Arbitrator: Second officer unfairly suspended for use of racial slur, must be ‘made whole’

Second officer unfairly suspended for use of racial slur, must be ‘made whole’

CINCINNATI (FOX19) - A Cincinnati police officer disciplined for using the n-word during an arrest last year must have his suspension reduced to a written warning and be ‘made whole’ for the income he lost during four months of desk duty, an arbitrator ruled Monday.

Officer Dennis Barnette is a 16-year veteran of the police force and, according to court documents, had no prior discipline on his record.

His police powers were stripped and he was restricted to desk duty on Dec. 26, 2018 after police department investigators reviewed body cam footage of Barnette using the slur while arresting a woman outside Brownstone Nightclub in Roselawn.

Previously | Cincinnati police officer under investigation for using 'N' word during arrest

The investigators said Barnette violated a Cincinnati Police regulation which states, “Members of the Department shall not express, verbally or in writing, any prejudice or offensive comments concerning race, religion, national origin, lifestyle, gender, or similar personal characteristics."

Barnette ultimately received a 56-hour, or seven-day, suspension. His police powers would remain stripped for four months.

Barnette estimated his lost wages to be $14,676.

In his decision, the arbitrator notes the same offense—using a prejudicial slur—had earned less severe punishments for other officers in several prior incidents, the most noteworthy one being that of Officer Donte Hill, who in September 2018 was given only a written reprimand for using the n-word on duty.

Hill is an African-American officer, while Barnette is Caucasian.

In its case before the arbitrator, the city said these comparisons were ‘red herrings’ because they weren’t similar to Barnette’s situation.

Moreover, the city conceded Hill used the n-word just three months before Barnette, but claimed while Hill was initially given a lower penalty—a written warning—his punishment was ultimately changed to the same 56-hour suspension as Barnett, with the city saying it simply made a mistake in the first place.

Therein lay the problem, from Hill’s point of view. He took the city to arbitration over his suspension the same as Barnette did. On Dec. 6, the arbitrator in that case overturned the suspension and ordered the city to repay him, reasoning Hill could not be punished retroactively a second time for the same offense.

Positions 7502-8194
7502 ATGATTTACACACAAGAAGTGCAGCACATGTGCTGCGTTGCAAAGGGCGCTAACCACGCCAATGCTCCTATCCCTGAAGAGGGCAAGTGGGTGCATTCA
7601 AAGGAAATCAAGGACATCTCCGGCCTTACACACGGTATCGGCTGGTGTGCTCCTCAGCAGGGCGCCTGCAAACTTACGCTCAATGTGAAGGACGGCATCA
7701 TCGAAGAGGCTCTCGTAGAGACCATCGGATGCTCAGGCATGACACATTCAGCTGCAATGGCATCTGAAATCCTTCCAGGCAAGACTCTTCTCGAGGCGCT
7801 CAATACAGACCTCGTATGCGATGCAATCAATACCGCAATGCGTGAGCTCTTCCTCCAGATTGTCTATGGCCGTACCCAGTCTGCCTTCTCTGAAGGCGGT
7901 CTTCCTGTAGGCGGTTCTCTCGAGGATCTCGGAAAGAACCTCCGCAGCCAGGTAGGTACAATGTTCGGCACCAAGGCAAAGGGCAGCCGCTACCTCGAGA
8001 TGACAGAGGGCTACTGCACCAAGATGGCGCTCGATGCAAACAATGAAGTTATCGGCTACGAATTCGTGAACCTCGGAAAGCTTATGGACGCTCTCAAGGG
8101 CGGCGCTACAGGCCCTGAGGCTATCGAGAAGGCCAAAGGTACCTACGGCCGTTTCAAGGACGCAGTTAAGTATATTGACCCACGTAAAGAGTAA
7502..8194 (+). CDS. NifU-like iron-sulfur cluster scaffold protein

“The city,” wrote that arbitrator, “must live with the error.”

In this case, the police union, arguing on Barnette’s behalf, said the city lacked ‘just cause’ in punishing Barnette because it had been too inconsistent in doling out punishments in similar past cases—most notably Hill’s.

The arbitrator agreed the punishments were ‘starkly different’ and that the department’s disciplinary standards were not evenly or consistently applied. He conceded some disciplinary action was warranted, but that the one given—the 56-hour suspension—was excessive.

The cases sparked controversy immediately after they surfaced in 2018, with some members of city council calling for the officer’s jobs.

“In both cases it wasn’t as malicious as I think the political reaction was, and unfortunately because of that reaction I think that we saw that some of our members were absolutely made the scapegoats," FOP President Sgt. Dan Hils explained. "What they were responsible for equaled what I think the arbitrators decided on, which was a reasonable punishment, and then, you know, getting them back to work.”

Cincinnati police declined comment Monday night until they have a chance to review the decision, a department spokesman said.

“Officers Hill and Barnette are pleased with the decisions rendered in their labor arbitrations," attorney Zach Gottesman, who argued both cases, said. "At this point, for both officers there are a few more steps required to conclude the arbitration process and then the proceedings in the U.S. District Court will resume. Fortunately, the arbitration decisions answer many of the questions raised in the federal proceedings, so we should be able to resolve those cases relatively quickly.”

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